Most Canadians are skeptical of the swine flu threat and of the vaccine to fight it, a survey suggested on Monday as the country's largest-ever vaccination program in Canada got underway.
Fifty-one percent of 1,000 Canadians surveyed by polling firm Strategic Counsel for the daily Globe and Mail newspaper said they would not get vaccinated against the deadly A(H1N1) flu virus, while 49 percent said they wanted a flu shot.
The poll gave no margin of error because the respondents answered voluntarily through an online survey. A similar survey in July showed 62 percent saying they planned to get a swine flu shot.
The split reflects lingering concerns that the vaccine developed by GlaxoSmithKline has not been fully tested and that the influenza outbreak is not very serious, pollster Tim Woolstencroft told the newspaper.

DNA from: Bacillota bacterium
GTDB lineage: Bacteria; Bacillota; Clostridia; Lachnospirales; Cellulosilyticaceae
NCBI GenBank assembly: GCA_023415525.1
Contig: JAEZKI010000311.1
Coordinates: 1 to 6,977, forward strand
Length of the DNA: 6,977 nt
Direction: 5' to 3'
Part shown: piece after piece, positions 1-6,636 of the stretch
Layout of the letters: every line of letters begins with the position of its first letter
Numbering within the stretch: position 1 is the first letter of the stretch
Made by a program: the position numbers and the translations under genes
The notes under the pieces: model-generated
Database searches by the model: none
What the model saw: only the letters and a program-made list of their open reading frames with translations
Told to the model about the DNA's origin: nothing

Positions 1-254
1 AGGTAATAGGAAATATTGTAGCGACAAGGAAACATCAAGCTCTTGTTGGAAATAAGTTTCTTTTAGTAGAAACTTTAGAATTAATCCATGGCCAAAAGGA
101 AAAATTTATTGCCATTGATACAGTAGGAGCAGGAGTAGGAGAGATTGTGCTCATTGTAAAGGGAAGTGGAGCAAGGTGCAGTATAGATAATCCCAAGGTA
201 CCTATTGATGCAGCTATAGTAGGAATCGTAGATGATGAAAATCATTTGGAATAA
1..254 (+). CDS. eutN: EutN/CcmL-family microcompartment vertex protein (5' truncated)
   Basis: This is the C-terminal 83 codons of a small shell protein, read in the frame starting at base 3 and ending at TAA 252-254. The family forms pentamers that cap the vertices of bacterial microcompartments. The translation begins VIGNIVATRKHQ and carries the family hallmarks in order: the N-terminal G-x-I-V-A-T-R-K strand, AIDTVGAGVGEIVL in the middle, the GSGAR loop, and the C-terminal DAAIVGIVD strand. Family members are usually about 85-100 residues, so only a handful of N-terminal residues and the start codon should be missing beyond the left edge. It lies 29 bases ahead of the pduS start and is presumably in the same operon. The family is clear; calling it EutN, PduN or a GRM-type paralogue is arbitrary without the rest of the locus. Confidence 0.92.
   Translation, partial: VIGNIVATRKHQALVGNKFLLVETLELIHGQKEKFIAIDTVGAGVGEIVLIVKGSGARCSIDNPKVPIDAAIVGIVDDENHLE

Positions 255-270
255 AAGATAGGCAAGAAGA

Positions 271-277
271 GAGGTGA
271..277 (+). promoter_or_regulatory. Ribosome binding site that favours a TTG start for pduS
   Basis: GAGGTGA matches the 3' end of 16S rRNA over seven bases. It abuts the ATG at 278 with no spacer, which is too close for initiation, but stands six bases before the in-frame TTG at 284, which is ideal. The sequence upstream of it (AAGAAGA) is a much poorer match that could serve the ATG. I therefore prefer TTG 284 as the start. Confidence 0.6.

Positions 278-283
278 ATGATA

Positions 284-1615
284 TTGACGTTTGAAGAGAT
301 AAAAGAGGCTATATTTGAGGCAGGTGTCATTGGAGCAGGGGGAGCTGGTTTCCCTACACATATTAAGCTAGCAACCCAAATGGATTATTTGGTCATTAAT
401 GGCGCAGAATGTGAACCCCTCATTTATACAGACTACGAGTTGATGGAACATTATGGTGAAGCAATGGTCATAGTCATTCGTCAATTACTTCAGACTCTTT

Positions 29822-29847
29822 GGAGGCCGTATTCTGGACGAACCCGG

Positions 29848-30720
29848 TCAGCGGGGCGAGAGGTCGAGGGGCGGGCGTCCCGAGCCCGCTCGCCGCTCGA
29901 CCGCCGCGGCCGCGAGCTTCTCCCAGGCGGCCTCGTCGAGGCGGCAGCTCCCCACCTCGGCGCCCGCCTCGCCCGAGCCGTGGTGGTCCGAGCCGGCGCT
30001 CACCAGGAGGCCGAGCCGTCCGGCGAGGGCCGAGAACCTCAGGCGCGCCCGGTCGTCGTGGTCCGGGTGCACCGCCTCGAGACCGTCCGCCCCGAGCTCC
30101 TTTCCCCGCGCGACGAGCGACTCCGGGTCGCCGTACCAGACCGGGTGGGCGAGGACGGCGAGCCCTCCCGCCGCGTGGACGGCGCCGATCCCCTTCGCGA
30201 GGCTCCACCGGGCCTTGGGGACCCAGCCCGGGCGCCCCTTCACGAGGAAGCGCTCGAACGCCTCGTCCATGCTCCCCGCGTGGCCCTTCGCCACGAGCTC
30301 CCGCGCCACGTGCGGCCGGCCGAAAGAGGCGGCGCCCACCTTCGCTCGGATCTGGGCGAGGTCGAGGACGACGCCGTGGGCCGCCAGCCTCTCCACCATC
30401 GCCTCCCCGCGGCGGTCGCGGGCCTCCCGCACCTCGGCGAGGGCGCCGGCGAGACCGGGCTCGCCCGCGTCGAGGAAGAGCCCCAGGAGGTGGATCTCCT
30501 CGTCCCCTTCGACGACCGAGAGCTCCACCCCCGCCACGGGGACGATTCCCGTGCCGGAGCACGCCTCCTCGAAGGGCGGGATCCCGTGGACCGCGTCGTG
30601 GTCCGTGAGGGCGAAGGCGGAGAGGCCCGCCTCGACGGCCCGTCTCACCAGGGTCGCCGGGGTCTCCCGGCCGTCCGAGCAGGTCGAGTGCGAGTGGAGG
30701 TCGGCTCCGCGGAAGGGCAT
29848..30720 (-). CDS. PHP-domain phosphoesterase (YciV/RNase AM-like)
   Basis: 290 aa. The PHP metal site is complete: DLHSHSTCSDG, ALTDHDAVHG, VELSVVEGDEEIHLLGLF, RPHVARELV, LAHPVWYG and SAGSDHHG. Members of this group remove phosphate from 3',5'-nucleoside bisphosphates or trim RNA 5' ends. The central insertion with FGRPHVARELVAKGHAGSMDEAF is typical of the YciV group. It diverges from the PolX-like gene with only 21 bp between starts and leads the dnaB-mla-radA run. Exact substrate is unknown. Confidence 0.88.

"There has been a real drop-off in the desire to have the vaccination shot," he said, due mostly to safety concerns and the view that health officials "have been crying wolf too many times" about the threat posed.
The swine flu has so far contributed to 86 deaths in Canada, more than 1,500 hospitalizations and close to 300 critical care ward admissions, according to Health Canada.
Even so, 59 percent of respondents said they believe the swine flu is no more dangerous than the common cold. Only seven percent thought it could be life-threatening.
Aboriginals, youths and medical staff, groups believed to be most at risk of serious infection, received the first round of swine flu shots on Thursday.
A national vaccination campaign kicked off Monday.